© The Financial Times Ltd 2014 FT and 'Financial Times' are trademarks of The Financial Times Ltd.
December 26, 2013 12:03 pm
James Levine keeps on rolling. Literally.
Having survived a two-year hiatus during which he coped with numerous physical crises, he now finds himself confined to a motorised wheelchair. Still, he isn’t exactly taking it easy.
Fresh from conducting Falstaff at the Metropolitan Opera, he brought his mighty orchestra to Carnegie Hall for an ultra-demanding afternoon of Mahler. If he found the effort strenuous, his energy and concentration suggested nothing of the sort.
The concert began with the Lieder eines fahrenden Gesellen, sung with heroic pathos, also intimate subtlety, by Peter Mattei. The baritone seemed unfazed by an extraordinarily slow tempo for the first song, “Wenn mein Schatz Hochzeit macht”, and he projected increasing despair with economic nuance as the cycle progressed. Ever sensitive, Levine knew exactly when to lead and when to follow. It was shattering.
So, in its very different way, was Mahler’s Seventh Symphony, which exploded after the interval. The piece deals in sensory overload über Alles, rambling and rumbling with shameless bombast, piling climax upon climax, only occasionally pausing for folksy/jaunty contrast or gentle reflection. Levine sustained clarity against most odds, and the MET Orchestra – an ensemble that seldom confronts a challenge like this – brought virtuosic flair to virtually every cry and, yes, virtually every whisper. The brass blared with staggering bravado, and the wildest paroxysms made relative sense in the broadest of interpretive contexts.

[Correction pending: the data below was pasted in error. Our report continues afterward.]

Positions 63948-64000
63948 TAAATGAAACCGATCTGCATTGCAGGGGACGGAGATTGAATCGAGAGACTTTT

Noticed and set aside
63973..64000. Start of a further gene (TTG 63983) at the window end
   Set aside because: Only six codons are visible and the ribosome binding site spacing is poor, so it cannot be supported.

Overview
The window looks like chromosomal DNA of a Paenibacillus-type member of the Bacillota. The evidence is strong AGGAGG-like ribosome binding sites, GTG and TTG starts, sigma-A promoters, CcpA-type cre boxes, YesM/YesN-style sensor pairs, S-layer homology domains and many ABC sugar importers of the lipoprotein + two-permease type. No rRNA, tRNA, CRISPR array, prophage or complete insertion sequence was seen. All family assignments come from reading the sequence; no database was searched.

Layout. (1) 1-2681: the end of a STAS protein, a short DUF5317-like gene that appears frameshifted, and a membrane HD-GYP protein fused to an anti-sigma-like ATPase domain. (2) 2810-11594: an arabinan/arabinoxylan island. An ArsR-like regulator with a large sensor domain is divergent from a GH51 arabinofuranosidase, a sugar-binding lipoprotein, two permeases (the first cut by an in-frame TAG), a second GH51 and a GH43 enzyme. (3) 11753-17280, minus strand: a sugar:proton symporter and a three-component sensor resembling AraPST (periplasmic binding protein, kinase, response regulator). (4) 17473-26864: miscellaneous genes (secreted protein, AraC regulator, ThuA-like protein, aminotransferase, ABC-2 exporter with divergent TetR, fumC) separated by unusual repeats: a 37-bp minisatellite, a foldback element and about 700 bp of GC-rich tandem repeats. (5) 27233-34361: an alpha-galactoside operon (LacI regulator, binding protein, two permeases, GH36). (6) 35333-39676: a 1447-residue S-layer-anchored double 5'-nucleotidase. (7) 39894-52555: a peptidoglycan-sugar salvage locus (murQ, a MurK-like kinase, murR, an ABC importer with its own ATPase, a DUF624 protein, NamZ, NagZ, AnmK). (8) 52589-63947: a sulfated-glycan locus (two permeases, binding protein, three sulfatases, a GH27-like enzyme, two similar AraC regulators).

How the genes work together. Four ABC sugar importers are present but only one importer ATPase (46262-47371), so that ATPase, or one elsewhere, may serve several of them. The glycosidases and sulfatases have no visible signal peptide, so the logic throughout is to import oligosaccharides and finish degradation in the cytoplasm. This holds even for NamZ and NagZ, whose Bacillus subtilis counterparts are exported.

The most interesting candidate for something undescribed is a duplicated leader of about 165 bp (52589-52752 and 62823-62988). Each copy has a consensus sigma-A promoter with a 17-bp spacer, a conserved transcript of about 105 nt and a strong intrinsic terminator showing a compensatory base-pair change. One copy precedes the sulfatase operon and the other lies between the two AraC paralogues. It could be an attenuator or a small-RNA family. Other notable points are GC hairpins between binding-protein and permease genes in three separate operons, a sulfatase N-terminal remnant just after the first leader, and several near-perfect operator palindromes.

Other conductors and other orchestras may attend to the expressive sprawl with greater concern for dynamic detail. Some may give restraint a higher priority. But few convey such propulsive grandeur or exude such infectious pride.
Not even this conductor can make Mahler’s endlessly indulgent rhetoric seem inevitable. The composer wove too many detours into the gnarled fabric to support conventional logic. Still, Levine kept the exposition reasonably taut, the rough places reasonably plain. He reached the final resolution of this intrinsically unwieldy marathon in 82 minutes. Somehow it seemed like only 75.
Copyright The Financial Times Limited 2014. You may share using our article tools.
Please don't cut articles from FT.com and redistribute by email or post to the web.